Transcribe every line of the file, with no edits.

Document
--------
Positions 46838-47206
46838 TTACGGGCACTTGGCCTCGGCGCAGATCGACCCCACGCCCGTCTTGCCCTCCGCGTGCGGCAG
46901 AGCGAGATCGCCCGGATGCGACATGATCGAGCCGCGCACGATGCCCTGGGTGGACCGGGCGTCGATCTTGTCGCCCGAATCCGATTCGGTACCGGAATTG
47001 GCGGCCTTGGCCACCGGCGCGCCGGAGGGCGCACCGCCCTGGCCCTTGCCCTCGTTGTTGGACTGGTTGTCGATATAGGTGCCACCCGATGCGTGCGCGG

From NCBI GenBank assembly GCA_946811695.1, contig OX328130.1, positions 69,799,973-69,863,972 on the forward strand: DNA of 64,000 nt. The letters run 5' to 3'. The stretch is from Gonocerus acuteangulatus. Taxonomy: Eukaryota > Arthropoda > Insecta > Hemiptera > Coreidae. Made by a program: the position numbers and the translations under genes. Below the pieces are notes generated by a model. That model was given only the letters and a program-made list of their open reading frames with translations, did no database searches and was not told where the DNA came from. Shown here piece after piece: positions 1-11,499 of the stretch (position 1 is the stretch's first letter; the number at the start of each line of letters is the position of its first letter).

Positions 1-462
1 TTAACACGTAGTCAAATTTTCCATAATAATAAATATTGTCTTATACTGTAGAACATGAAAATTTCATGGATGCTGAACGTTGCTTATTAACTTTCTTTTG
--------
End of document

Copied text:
Positions 46838-47206
46838 TTACGGGCACTTGGCCTCGGCGCAGATCGACCCCACGCCCGTCTTGCCCTCCGCGTGCGGCAG
46901 AGCGAGATCGCCCGGATGCGACATGATCGAGCCGCGCACGATGCCCTGGGTGGACCGGGCGTCGATCTTGTCGCCCGAATCCGATTCGGTACCGGAATTG
47001 GCGGCCTTGGCCACCGGCGCGCCGGAGGGCGCACCGCCCTGGCCCTTGCCCTCGTTGTTGGACTGGTTGTCGATATAGGTGCCACCCGATGCGTGCGCGG

From NCBI GenBank assembly GCA_946811695.1, contig OX328130.1, positions 69,799,973-69,863,972 on the forward strand: DNA of 64,000 nt. The letters run 5' to 3'. The stretch is from Gonocerus acuteangulatus. Taxonomy: Eukaryota > Arthropoda > Insecta > Hemiptera > Coreidae. Made by a program: the position numbers and the translations under genes. Below the pieces are notes generated by a model. That model was given only the letters and a program-made list of their open reading frames with translations, did no database searches and was not told where the DNA came from. Shown here piece after piece: positions 1-11,499 of the stretch (position 1 is the stretch's first letter; the number at the start of each line of letters is the position of its first letter).

Positions 1-462
1 TTAACACGTAGTCAAATTTTCCATAATAATAAATATTGTCTTATACTGTAGAACATGAAAATTTCATGGATGCTGAACGTTGCTTATTAACTTTCTTTTG